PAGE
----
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Old 05-09-2002, 07:50 AM   #1
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By Margaret Kane
Staff Writer, CNET
May 6, 2002, 7:10 AM PT

A bill introduced in Congress last week would make it a federal crime to sell or rent violent video games to minors.

The Protect Children from Video Game Sex and Violence Act of 2002, introduced by Rep. Joe Baca, D-Calif., would apply to games that feature decapitation, amputation, killing of humans with lethal weapons or through hand-to-hand combat, rape, car-jackings, aggravated assault and other violent felonies. Twenty-one other representatives co-sponsored the bill, which was referred to the House Judiciary Committee.

That list would place a slew of popular titles out of the reach of teenagers, some of the biggest consumers of the games. The top-selling video game in 2001, according to research firm NPD Group, was "Grand Theft Auto 3," in which players steal and wreck cars, commit contract killings and carry out other crimes. It has been banned in Australia.

"When kids play video games, they assume the identity of the characters in the game, and some of these characters are murderers, thieves, rapists, drug addicts and prostitutes," Baca said in a press release. "Do you really want your kids assuming the role of a mass murderer or a car-jacker while you are away at work?"

Violators of the act would be subject to fines of up to $1,000 for a first offense and up to $5,000, plus 90 days in jail, for multiple offenses.

Other branches of the government are looking into the issue of minors and video games. The U.S. Federal Trade Commission is expected to release a report in June about sales and advertising to minors of games that have mature themes.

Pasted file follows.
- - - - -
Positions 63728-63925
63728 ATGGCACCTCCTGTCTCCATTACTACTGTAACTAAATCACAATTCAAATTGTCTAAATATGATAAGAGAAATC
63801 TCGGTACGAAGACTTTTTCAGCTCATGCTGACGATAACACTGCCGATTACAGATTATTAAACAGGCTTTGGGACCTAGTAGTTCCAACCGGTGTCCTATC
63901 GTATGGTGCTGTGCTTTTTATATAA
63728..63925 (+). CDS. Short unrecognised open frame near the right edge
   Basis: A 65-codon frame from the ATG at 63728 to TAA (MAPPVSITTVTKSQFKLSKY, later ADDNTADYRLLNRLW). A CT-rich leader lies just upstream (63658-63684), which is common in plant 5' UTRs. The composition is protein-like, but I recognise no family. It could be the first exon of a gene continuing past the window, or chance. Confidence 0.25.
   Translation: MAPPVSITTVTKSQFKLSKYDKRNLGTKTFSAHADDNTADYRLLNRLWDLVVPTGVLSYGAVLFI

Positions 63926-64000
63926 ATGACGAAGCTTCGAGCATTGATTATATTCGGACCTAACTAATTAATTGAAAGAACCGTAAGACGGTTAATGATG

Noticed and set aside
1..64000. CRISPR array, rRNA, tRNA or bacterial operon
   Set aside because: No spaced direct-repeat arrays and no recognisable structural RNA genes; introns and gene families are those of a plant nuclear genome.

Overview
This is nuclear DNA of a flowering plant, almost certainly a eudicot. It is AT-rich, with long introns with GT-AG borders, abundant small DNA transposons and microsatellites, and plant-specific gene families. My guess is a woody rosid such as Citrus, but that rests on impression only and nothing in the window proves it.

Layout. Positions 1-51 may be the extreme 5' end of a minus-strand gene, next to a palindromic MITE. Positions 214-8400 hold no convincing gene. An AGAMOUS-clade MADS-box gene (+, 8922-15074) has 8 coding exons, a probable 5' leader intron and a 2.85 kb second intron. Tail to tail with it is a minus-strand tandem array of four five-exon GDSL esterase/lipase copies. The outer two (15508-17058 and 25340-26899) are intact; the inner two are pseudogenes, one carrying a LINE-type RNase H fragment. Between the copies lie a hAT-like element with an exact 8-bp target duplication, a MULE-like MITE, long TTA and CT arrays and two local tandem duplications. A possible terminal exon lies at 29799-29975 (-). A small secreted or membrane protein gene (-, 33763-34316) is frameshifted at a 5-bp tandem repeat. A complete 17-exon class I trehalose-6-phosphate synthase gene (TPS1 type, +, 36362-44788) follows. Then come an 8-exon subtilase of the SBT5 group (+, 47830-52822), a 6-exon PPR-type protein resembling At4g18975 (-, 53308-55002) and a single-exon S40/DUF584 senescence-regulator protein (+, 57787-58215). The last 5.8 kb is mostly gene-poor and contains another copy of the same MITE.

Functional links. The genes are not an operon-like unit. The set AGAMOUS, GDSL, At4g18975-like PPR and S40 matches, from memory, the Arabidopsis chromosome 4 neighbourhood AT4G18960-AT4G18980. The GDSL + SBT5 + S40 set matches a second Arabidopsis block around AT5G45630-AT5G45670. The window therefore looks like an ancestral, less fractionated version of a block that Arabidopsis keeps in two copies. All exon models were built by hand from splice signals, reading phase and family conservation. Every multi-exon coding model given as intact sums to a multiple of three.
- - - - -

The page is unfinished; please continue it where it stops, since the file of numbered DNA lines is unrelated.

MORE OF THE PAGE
The issue hasn't gone unnoticed by video game creators. At a recent developers' conference, attendees agreed that the industry needs to do a better job of informing parents about the violent or mature content of games, although the issue of rating systems is still controversial. The Entertainment Software Rating Board assigns ratings for software titles, Web sites and online games, but participation by both game makers and stores is voluntary. An FTC study released in December found that 78 percent of stores allowed unaccompanied minors to purchase games that were rated for mature audiences only.

And state lawmakers in Georgia recently introduced legislation that makes it a crime to sell games depicting graphic violence to minors.

Courts have had mixed opinions about such laws. Baca's bill was introduced just days after a U.S. District Court in Missouri refused to invalidate a St. Louis ordinance that required parental consent to sell violent or sexually explicit games to minors. The St. Louis law was challenged by the Interactive Digital Software Association. A similar ordinance passed in Indianapolis was later overturned by a federal appeals court.
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Old 05-09-2002, 02:18 PM   #2
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who cares, i'm 21+ so It won't affect me =P
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Old 05-09-2002, 03:40 PM   #3
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Old 05-09-2002, 04:27 PM   #4